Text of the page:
Loading solution user options with AsyncPackage (Visual Studio extension)

User-specific options at the solution level are stored in the .suo file. Back when it was the norm to have your extension inherits from the Package class, and therefore loaded synchronously by Visual Studio, you can have these options loaded by overriding the OnLoadOptions method. This method is automatically called by the platform for each option key that you previously specified (via Package.AddOptionKey). The OnLoadOptions method would look something like the below.

protected override void OnLoadOptions(string key, Stream stream)
{
	if (key.Equals("MyOption", StringComparison.InvariantCultureIgnoreCase))
	{
		_myOption = new StreamReader(stream).ReadToEnd();
	}
	else
	{
		base.OnLoadOptions(key, stream);
	}
}

Since synchronous loading of packages has been deprecated, your extension now should inherit from AsyncPackage (and have AllowsBackgroundLoading enabled and PackageAutoLoadFlags set to BackgroundLoad if applicable). When your package is loaded asynchronously in the background however, it may not have been loaded when the platform processes the .suo file, and therefore OnLoadOptions may not be called on your package, which results in user-specific options not being restored for the user.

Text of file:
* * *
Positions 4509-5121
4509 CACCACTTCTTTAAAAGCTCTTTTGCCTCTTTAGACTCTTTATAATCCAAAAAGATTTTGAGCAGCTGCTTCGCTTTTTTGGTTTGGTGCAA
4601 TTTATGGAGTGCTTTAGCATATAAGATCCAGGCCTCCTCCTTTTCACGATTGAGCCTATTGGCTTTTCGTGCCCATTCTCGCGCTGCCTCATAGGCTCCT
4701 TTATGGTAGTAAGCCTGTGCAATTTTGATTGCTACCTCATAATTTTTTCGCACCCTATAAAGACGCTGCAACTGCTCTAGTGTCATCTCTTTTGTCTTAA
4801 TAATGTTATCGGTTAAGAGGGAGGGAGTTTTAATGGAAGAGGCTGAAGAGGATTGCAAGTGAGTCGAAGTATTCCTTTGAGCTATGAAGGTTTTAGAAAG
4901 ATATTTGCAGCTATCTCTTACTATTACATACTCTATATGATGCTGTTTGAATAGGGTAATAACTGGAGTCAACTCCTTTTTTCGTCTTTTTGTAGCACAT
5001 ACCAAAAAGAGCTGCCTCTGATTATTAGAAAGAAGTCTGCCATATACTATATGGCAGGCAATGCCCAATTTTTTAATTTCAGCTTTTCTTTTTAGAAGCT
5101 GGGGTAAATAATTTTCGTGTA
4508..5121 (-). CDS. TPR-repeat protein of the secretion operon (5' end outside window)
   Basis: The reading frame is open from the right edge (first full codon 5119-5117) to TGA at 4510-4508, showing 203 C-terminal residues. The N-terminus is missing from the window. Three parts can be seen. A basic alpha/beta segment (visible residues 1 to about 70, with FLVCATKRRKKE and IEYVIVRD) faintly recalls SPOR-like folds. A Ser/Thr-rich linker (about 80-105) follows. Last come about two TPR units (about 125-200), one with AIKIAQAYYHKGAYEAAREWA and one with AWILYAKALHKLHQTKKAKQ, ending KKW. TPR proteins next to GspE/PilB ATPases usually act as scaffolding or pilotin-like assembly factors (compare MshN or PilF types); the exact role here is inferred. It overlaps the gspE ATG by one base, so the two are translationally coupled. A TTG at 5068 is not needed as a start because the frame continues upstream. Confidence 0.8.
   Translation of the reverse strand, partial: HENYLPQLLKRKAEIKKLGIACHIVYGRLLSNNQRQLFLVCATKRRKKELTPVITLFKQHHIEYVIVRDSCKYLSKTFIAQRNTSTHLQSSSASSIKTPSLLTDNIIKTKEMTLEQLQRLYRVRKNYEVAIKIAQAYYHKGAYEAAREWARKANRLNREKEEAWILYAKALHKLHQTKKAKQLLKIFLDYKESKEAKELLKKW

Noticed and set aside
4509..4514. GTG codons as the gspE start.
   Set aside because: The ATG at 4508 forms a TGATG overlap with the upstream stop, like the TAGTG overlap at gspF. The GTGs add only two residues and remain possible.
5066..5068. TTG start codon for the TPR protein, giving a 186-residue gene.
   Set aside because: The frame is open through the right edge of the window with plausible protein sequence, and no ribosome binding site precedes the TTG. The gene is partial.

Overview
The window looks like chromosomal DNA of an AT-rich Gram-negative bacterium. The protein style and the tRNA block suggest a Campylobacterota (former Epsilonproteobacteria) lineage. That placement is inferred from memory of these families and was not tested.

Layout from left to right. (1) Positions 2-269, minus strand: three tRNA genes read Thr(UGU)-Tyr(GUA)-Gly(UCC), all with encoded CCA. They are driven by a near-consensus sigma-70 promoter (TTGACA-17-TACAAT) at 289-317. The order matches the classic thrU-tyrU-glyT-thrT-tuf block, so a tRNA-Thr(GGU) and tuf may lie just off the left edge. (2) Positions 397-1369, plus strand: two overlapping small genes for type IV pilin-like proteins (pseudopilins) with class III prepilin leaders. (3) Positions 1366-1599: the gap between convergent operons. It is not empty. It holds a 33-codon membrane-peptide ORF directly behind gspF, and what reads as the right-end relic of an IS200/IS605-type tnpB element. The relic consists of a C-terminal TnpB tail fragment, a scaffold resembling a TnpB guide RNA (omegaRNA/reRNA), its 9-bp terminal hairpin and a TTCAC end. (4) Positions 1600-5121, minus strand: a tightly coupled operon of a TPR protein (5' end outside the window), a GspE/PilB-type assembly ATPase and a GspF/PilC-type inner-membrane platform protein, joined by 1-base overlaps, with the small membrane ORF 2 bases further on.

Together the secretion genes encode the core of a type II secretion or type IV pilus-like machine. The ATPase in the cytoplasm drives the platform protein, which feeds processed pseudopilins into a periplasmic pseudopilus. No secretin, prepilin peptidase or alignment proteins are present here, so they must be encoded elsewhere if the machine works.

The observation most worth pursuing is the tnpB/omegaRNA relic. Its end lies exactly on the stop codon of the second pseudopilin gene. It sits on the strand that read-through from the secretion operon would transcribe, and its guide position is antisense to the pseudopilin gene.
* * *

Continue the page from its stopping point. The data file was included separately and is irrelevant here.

A solution for this is to initiate the loading of solution user options in your own code (rather than relying on the platform). You can use the IVsSolutionPersistence.LoadPackageUserOpts method and pass in the option key to do this. Here are the steps:

  1. Make your package class implements IVsPersistSolutionOpts.
public sealed class MyExtensionPackage : AsyncPackage, IVsPersistSolutionOpts
  1. Add the following code to the package’s InitializeAsync method:
var solutionPersistenceService = GetService(typeof(IVsSolutionPersistence)) as IVsSolutionPersistence;

solutionPersistenceService.LoadPackageUserOpts(this, "MyOption");
solutionPersistenceService.LoadPackageUserOpts(this, "MyOption2");
//Other option keys

That’s it. Your OnLoadOptions method does not need to change.

Note that this will change the UX of your package slightly. When the user opens a solution in Visual Studio, they would be able to start using Visual Studio and work with the solution before your package finishes loading. This means that for a few seconds, the user options may not have been loaded, and this may confuse some users.

About Bernado

Based in Australia, I am a freelance SharePoint and Dynamics CRM developer. I love developing innovative solutions that address business and everyday problems. Feel free to contact me if you think I can help you with your SharePoint or CRM implementation.
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